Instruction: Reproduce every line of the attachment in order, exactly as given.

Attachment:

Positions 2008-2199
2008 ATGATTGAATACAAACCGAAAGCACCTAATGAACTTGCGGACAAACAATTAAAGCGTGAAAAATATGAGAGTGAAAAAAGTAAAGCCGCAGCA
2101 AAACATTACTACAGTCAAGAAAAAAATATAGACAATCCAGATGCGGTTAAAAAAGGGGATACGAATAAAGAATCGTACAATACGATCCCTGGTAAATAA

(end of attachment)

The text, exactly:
Positions 2008-2199
2008 ATGATTGAATACAAACCGAAAGCACCTAATGAACTTGCGGACAAACAATTAAAGCGTGAAAAATATGAGAGTGAAAAAAGTAAAGCCGCAGCA
2101 AAACATTACTACAGTCAAGAAAAAAATATAGACAATCCAGATGCGGTTAAAAAAGGGGATACGAATAAAGAATCGTACAATACGATCCCTGGTAAATAA